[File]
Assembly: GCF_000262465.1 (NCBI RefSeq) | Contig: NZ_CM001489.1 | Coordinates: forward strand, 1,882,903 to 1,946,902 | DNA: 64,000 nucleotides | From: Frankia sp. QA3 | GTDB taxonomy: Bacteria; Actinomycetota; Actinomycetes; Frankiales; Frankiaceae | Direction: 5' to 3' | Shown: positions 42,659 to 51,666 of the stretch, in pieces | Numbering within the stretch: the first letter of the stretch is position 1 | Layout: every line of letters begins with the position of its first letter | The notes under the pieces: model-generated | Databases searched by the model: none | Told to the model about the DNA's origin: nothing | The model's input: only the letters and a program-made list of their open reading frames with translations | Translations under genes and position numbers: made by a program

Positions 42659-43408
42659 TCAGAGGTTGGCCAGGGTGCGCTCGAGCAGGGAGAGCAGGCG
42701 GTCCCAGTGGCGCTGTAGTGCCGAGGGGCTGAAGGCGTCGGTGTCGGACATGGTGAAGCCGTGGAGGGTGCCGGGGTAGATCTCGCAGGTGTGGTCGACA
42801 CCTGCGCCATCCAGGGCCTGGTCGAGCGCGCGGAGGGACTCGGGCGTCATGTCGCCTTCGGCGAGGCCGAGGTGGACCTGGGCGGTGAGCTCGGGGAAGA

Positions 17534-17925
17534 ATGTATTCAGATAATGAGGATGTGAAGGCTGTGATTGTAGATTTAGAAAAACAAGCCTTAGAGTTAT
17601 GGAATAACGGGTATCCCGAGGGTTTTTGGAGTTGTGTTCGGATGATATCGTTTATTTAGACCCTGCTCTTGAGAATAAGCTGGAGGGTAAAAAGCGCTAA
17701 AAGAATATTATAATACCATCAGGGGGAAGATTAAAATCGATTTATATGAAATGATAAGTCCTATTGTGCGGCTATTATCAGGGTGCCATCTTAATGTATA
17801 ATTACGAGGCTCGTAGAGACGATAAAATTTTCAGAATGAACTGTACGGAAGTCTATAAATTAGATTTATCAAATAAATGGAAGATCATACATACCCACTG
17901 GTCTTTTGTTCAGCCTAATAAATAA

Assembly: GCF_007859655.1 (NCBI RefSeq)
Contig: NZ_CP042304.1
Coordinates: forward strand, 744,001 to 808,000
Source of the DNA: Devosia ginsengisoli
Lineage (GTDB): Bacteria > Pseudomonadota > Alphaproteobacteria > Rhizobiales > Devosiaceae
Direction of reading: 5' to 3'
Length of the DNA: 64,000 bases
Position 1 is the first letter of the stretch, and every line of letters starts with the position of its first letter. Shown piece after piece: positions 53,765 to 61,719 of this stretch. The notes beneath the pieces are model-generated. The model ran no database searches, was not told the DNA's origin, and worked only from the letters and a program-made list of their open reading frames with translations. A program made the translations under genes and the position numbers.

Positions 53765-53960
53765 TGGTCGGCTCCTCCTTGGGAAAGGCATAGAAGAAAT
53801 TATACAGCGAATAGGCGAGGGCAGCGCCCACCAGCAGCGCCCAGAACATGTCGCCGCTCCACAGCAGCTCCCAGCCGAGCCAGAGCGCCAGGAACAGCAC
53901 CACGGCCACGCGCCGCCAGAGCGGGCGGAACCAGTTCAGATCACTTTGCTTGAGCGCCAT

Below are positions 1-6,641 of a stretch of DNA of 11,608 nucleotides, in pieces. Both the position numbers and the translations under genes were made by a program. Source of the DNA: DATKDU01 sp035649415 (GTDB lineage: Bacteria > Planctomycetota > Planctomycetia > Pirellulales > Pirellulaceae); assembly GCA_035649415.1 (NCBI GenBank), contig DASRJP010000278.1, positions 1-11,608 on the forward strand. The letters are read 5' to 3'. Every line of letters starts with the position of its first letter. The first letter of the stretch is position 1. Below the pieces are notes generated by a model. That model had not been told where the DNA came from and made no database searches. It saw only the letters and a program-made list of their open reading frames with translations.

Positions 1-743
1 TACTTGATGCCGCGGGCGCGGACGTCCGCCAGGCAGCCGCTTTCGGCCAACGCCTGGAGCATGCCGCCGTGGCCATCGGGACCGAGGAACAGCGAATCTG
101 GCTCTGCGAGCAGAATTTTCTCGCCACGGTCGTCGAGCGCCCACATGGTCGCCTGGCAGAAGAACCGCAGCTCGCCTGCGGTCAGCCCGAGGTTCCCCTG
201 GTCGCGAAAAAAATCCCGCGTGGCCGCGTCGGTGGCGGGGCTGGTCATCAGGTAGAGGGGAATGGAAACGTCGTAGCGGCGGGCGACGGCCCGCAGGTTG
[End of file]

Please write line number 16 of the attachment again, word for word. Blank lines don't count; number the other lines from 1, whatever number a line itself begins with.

Lineage (GTDB): Bacteria > Pseudomonadota > Alphaproteobacteria > Rhizobiales > Devosiaceae